A colloid is a type of mechanical mixture where one substance is dispersed evenly throughout another. Because of this dispersal, some colloids have the appearance of solutions. A colloidal system consists of two separate phases: a dispersed phase (or internal phase) and a continuous phase (or dispersion medium). A colloidal system may be solid, liquid, or gaseous. Many familiar substances are colloids, as shown in the below chart.
The dispersed-phase particles have a diameter of between approximately 5 and 200 nanometers. Such particles are normally invisible to an optical microscope, though their presence can be confirmed with the use of an ultramicroscope or an electron microscope. Homogeneous mixtures with a dispersed phase in this size range may be called colloidal aerosols, colloidal emulsions, colloidal foams, colloidal dispersions, or hydrosols. The dispersed-phase particles or droplets are largely affected by the surface chemistry present in the colloid.
Some colloids are translucent because of the Tyndall effect, which is the scattering of light by particles in the colloid. Other colloids may be opaque or have a slight color.
Colloidal systems (also called colloidal solutions or colloidal suspensions) are the subject of interface and colloid science. This field of study was introduced in 1861 by Scottish scientist Thomas Graham.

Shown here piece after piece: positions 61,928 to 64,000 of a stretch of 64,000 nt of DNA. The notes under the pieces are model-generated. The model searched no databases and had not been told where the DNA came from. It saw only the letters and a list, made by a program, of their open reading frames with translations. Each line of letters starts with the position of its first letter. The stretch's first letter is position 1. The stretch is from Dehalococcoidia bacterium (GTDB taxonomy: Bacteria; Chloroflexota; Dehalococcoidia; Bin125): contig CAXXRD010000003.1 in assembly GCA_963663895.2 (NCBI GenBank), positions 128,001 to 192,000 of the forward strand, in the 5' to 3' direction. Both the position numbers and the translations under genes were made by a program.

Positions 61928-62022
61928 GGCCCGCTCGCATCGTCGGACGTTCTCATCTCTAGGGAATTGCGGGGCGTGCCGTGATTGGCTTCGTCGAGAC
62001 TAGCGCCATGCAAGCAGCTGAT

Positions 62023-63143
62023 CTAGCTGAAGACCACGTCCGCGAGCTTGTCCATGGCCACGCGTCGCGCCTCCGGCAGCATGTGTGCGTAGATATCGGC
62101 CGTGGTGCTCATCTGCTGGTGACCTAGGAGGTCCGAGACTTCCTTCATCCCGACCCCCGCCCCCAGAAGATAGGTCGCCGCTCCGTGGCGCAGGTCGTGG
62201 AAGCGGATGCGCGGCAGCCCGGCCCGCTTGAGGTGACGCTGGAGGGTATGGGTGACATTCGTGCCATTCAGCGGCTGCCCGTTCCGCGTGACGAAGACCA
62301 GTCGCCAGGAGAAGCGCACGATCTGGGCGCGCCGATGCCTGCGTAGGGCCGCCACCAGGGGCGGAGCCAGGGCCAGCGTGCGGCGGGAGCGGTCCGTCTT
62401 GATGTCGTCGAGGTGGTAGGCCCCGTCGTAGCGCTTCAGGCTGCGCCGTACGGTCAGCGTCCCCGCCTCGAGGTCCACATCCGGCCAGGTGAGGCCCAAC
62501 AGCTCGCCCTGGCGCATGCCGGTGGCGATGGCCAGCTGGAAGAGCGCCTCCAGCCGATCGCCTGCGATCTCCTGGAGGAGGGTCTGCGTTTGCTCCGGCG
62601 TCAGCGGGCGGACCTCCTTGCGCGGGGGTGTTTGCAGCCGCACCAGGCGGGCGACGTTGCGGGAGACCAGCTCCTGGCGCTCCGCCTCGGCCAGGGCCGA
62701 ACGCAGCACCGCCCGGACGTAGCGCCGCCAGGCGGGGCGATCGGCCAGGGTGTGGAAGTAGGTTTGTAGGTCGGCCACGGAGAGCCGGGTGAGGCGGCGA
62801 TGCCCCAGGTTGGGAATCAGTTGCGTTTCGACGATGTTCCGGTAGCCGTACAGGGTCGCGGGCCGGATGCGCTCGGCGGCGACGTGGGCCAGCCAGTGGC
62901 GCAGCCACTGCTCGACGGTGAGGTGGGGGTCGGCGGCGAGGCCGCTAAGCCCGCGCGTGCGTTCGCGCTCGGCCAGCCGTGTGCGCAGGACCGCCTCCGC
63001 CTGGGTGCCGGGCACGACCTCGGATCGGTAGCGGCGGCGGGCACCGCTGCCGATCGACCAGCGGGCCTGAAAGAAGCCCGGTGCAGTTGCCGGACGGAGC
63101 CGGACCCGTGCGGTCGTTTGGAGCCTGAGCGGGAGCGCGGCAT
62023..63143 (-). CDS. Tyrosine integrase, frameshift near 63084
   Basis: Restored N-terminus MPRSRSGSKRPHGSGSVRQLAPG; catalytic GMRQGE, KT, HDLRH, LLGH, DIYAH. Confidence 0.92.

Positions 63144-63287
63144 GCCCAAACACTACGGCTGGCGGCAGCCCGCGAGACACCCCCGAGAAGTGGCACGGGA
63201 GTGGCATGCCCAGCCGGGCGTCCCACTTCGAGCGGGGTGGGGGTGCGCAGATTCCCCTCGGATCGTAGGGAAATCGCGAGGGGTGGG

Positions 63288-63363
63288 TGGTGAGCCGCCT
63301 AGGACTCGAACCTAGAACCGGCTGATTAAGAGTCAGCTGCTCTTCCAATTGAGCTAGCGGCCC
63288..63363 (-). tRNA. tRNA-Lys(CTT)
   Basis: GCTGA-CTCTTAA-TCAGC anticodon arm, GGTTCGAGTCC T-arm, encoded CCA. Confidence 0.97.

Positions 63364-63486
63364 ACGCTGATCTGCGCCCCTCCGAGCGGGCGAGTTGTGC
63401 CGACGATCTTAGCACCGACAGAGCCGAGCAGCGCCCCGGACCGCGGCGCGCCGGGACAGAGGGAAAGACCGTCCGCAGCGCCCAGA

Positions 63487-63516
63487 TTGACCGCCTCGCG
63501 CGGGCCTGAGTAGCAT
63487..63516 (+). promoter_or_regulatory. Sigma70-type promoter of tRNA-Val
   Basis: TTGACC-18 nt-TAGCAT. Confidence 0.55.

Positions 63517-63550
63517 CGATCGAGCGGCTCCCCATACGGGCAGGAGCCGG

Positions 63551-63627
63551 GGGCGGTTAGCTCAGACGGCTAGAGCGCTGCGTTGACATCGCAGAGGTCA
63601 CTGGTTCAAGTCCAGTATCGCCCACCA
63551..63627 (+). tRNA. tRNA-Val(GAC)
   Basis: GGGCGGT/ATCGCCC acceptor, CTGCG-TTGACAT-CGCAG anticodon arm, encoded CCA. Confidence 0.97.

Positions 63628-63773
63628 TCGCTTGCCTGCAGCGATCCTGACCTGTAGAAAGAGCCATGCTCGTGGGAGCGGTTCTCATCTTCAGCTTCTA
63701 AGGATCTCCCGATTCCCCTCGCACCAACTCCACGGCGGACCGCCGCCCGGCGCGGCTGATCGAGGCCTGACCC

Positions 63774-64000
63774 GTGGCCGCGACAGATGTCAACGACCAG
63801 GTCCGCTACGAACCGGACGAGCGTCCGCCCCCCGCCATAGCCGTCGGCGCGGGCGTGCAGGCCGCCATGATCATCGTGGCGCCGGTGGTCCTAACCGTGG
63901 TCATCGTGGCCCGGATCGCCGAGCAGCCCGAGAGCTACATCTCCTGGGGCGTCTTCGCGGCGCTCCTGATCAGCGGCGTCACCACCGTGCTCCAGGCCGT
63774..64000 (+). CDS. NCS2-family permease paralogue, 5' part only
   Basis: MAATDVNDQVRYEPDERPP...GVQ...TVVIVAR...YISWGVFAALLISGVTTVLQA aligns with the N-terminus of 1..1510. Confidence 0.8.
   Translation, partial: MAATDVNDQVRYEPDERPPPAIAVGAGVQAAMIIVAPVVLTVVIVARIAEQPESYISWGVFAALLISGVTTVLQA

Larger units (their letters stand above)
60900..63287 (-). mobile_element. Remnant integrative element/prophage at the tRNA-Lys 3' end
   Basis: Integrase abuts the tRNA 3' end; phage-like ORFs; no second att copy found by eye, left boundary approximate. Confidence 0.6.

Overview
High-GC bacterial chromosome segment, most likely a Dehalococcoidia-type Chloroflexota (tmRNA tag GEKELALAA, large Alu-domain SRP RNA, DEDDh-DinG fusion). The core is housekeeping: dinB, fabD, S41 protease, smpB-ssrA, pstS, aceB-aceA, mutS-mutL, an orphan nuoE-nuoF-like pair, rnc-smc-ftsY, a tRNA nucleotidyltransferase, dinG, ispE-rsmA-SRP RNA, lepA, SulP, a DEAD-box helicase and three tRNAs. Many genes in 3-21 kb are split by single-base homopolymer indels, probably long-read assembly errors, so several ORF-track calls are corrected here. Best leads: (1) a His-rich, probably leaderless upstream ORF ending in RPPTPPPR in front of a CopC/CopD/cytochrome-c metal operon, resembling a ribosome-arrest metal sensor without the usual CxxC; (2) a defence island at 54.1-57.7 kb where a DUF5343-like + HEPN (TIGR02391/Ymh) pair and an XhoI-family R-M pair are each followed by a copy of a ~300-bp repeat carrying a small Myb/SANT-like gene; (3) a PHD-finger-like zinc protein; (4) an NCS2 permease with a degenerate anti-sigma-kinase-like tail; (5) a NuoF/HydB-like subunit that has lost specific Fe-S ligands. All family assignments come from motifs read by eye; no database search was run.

Classification of colloids
Because the size of the dispersed phase may be difficult to measure, and because colloids have the appearance of solutions, colloids are sometimes identified and characterized by their properties. For example, if a colloid consists of a solid phase dispersed in a liquid, the solid particles will not diffuse
through a membrane, whereas with a solution the dissolved ions or molecules will diffuse through a membrane.
Colloids can be classified as follows:
(All gases are mutually miscible)
Examples: fog, mist, clouds
Examples: smoke, air particulates
Example: whipped cream
Examples: milk, mayonnaise, hand cream
Examples: paint, pigmented ink
Examples: aerogel, styrofoam, pumice
Examples: gelatin, jelly, cheese, opal
Example: cranberry glass
In some cases, a colloid can be considered as a homogeneous, (not heterogeneous [meaning not the same]) mixture. This is because the distinction between "dissolved" and "particulate" matter can be sometimes a matter of approach.
is defined as a colloid
system wherein the colloid particles are dispersed in water
. A hydrocolloid has colloid particles spread throughout water and depending on the quantity of water available can take on different states, e.g., gel
(liquid). Hydrocolloids can be either irreversible
(single-state) or reversible
. For example, agar
, a reversible hydrocolloid of seaweed
extract, can exist in a gel and sol state, and alternate between states with the addition or elimination of heat.
Many hydrocolloids are derived from natural sources. For example, carrageenan is extracted from seaweed, gelatin has bovine (cow) and fish origins, and pectin is extracted from citrus peel and apple pomace.
Gelatin desserts like jelly or Jell-O are made from gelatin powder, another effective hydrocolloid. Hydrocolloids are employed in food mainly to influence texture or viscosity (e.g., a sauce).